Instead I offer the following definition that helps them understand the types of problems that can be addressed by SDN and how they can move forward today without choosing poorly.

“SDN is a family of architectures (not technologies) for operationalizing networks with improved time to market, reduced risks, and reduced operating expenses by centralizing control into a control plane that programmatically controls and extends all network data path elements and services via open APIs.”

Problems with Existing SDN Definitions:

In very broad strokes I’ve seen a rough correspondence of definitions to the 4 major eras of “media defined” SDN with each successive era convinced they’d cracked the nut and achieved SDN nirvana:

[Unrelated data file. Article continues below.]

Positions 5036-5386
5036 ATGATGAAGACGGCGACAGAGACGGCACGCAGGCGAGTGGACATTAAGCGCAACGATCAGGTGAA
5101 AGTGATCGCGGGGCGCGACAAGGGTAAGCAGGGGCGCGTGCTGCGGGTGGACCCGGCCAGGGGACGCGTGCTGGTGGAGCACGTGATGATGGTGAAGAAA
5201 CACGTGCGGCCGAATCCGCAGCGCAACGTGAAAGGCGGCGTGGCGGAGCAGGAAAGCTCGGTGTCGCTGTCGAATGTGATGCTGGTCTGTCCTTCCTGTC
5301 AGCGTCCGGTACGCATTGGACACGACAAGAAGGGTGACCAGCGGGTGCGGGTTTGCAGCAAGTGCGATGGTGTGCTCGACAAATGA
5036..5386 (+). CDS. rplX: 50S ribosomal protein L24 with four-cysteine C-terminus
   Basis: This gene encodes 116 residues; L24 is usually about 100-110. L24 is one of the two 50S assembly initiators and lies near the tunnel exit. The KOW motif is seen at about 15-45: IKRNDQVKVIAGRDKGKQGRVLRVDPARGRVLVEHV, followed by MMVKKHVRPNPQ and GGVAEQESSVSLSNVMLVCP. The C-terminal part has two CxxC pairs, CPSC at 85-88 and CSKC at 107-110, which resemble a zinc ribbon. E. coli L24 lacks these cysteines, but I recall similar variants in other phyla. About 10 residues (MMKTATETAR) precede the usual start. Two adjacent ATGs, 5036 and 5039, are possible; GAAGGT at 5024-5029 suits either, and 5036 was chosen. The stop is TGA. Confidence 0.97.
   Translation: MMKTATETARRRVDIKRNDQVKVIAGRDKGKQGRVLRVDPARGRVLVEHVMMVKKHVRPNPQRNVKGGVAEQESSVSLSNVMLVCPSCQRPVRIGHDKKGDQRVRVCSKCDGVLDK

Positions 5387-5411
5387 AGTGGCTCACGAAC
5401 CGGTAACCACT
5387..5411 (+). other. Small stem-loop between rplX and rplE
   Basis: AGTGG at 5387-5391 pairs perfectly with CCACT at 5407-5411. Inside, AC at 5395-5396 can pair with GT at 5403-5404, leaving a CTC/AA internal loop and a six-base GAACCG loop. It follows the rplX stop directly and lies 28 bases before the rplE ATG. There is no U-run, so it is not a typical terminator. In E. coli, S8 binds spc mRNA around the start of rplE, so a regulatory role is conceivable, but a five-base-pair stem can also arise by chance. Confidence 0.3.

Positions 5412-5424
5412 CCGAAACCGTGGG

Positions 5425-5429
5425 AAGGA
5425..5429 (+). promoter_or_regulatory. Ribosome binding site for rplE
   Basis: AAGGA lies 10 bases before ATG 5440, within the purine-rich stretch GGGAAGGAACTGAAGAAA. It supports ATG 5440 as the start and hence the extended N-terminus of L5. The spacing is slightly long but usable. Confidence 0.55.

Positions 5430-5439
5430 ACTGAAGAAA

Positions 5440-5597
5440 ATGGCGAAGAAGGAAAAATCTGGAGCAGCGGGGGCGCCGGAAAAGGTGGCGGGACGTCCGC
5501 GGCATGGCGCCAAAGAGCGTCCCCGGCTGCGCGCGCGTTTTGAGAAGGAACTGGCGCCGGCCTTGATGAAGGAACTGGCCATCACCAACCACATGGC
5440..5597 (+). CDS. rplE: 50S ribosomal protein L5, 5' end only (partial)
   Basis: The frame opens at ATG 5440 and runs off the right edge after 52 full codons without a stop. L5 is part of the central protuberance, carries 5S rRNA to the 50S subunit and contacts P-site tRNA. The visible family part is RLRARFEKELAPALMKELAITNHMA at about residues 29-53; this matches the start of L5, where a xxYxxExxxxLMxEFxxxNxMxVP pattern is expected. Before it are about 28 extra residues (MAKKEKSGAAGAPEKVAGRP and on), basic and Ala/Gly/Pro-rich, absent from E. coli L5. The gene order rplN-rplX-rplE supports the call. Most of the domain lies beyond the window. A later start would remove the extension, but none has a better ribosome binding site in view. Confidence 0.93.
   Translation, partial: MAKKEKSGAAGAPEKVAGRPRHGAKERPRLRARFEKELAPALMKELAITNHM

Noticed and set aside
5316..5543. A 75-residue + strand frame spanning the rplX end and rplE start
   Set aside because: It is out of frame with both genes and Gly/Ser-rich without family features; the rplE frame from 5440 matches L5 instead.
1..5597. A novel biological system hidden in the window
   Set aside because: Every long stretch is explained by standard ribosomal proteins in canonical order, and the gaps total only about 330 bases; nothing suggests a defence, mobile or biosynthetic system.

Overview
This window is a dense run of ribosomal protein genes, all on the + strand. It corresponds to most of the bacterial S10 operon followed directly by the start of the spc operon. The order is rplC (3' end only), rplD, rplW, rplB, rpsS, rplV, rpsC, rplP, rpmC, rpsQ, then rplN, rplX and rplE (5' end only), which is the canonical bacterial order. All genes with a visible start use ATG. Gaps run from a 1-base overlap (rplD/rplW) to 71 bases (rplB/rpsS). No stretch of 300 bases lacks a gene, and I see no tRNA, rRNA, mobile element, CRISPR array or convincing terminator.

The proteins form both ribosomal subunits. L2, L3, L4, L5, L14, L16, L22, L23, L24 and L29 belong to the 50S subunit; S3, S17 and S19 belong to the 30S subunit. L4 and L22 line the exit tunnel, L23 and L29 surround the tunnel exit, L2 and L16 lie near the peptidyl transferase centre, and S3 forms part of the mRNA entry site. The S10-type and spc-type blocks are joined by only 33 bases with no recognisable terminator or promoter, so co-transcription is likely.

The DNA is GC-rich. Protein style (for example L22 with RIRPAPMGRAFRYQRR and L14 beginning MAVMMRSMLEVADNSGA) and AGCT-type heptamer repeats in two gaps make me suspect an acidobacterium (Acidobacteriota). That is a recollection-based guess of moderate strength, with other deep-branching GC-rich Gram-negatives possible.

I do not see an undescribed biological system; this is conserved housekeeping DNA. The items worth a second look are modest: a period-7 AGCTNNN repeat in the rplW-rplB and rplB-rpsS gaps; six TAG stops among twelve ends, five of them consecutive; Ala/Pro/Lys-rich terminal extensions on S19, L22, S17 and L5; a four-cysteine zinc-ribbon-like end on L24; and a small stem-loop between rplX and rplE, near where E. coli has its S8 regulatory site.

1. History-2011: Abstraction and network protocols at the packet level
  2. 2011-2012: OpenFlow
  3. 2012-2013: Overlay and Virtual Networking
  4. 2013-2014: Service Chaining

Confusingly, each of these eras has its own set of technologies and a definition that explains how these technologies are the apex of SDN to the exclusion of other technologies. This is not surprising as primarily customers and vendors with a agendas have defined each of these eras. What we are seeing are solutions in search of a problem that get lots of hype and then slowly fade. This is sad as each of these eras can contribute to customer problems when viewed viewed as a tool to solve the operational problems that network operators are suffering today.